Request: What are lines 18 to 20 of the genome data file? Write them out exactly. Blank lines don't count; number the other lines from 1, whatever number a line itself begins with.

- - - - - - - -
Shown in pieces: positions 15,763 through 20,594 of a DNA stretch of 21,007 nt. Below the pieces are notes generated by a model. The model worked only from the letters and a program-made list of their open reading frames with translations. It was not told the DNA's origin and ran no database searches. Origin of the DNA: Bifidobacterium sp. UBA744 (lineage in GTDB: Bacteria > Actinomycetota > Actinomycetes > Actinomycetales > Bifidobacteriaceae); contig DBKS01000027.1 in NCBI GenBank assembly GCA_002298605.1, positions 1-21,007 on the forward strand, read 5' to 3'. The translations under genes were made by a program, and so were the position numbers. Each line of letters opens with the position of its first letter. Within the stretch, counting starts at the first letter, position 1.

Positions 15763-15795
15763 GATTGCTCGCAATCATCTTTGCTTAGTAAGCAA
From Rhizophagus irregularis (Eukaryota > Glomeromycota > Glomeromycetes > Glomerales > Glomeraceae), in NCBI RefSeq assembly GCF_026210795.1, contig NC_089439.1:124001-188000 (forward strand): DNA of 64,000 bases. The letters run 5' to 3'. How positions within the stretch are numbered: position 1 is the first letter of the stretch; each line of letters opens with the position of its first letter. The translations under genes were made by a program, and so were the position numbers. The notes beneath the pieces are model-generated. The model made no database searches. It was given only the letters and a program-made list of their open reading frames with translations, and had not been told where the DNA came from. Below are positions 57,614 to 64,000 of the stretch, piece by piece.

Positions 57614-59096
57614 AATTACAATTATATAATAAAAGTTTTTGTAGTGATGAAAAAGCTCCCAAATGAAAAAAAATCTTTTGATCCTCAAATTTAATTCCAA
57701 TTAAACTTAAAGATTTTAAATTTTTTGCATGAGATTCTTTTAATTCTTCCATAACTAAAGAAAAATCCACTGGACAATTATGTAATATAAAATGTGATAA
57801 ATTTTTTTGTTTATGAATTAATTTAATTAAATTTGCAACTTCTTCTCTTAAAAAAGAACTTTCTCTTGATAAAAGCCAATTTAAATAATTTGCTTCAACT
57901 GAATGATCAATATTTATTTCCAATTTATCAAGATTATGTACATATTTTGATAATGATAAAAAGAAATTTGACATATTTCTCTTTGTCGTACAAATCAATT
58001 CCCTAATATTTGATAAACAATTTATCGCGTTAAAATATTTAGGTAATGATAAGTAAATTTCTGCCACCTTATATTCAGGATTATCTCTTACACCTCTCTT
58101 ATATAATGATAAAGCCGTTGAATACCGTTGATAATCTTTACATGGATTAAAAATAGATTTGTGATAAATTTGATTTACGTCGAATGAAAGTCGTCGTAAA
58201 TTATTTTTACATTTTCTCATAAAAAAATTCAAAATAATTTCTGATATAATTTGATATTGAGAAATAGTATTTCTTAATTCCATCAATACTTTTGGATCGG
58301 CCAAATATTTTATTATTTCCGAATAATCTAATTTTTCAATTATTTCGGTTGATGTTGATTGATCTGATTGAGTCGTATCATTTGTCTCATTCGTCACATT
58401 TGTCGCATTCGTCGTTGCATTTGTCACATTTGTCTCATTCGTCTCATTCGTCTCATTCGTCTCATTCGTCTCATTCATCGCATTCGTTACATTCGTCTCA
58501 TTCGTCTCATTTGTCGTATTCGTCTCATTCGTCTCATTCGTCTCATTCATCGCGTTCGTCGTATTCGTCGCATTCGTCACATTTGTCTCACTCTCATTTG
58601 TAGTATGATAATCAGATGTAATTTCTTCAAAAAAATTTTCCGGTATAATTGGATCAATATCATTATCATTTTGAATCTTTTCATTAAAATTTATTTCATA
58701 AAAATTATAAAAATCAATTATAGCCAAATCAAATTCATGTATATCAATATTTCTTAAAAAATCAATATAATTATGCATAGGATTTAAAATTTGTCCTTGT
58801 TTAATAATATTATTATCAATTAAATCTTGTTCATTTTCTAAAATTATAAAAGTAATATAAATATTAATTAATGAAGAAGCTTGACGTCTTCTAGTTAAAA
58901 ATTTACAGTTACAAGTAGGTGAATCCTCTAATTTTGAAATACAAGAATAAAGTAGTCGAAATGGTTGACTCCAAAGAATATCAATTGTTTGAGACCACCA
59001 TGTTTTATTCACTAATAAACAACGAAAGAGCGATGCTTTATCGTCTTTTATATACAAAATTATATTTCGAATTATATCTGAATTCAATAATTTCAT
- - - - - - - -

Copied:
58801 TTAATAATATTATTATCAATTAAATCTTGTTCATTTTCTAAAATTATAAAAGTAATATAAATATTAATTAATGAAGAAGCTTGACGTCTTCTAGTTAAAA
58901 ATTTACAGTTACAAGTAGGTGAATCCTCTAATTTTGAAATACAAGAATAAAGTAGTCGAAATGGTTGACTCCAAAGAATATCAATTGTTTGAGACCACCA
59001 TGTTTTATTCACTAATAAACAACGAAAGAGCGATGCTTTATCGTCTTTTATATACAAAATTATATTTCGAATTATATCTGAATTCAATAATTTCAT